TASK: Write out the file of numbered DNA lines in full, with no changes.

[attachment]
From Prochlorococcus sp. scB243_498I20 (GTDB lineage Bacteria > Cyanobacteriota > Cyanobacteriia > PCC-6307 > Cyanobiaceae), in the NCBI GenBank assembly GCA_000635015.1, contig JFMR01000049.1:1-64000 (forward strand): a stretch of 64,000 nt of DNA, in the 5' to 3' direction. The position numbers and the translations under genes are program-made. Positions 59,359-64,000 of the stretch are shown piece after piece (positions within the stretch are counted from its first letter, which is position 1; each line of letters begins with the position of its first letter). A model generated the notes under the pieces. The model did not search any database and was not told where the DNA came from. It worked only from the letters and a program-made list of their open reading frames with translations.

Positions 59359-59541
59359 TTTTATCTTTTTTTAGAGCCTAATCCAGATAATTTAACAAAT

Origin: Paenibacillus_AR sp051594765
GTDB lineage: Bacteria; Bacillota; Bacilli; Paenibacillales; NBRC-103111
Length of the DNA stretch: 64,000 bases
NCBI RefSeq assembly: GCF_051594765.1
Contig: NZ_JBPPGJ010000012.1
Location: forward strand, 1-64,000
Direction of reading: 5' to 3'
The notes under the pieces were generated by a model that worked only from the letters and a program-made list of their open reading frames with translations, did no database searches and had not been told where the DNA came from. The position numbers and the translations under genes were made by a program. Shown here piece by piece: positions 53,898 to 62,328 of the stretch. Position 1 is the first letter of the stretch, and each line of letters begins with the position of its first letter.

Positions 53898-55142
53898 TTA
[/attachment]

From Prochlorococcus sp. scB243_498I20 (GTDB lineage Bacteria > Cyanobacteriota > Cyanobacteriia > PCC-6307 > Cyanobiaceae), in the NCBI GenBank assembly GCA_000635015.1, contig JFMR01000049.1:1-64000 (forward strand): a stretch of 64,000 nt of DNA, in the 5' to 3' direction. The position numbers and the translations under genes are program-made. Positions 59,359-64,000 of the stretch are shown piece after piece (positions within the stretch are counted from its first letter, which is position 1; each line of letters begins with the position of its first letter). A model generated the notes under the pieces. The model did not search any database and was not told where the DNA came from. It worked only from the letters and a program-made list of their open reading frames with translations.

Positions 59359-59541
59359 TTTTATCTTTTTTTAGAGCCTAATCCAGATAATTTAACAAAT

Origin: Paenibacillus_AR sp051594765
GTDB lineage: Bacteria; Bacillota; Bacilli; Paenibacillales; NBRC-103111
Length of the DNA stretch: 64,000 bases
NCBI RefSeq assembly: GCF_051594765.1
Contig: NZ_JBPPGJ010000012.1
Location: forward strand, 1-64,000
Direction of reading: 5' to 3'
The notes under the pieces were generated by a model that worked only from the letters and a program-made list of their open reading frames with translations, did no database searches and had not been told where the DNA came from. The position numbers and the translations under genes were made by a program. Shown here piece by piece: positions 53,898 to 62,328 of the stretch. Position 1 is the first letter of the stretch, and each line of letters begins with the position of its first letter.

Positions 53898-55142
53898 TTA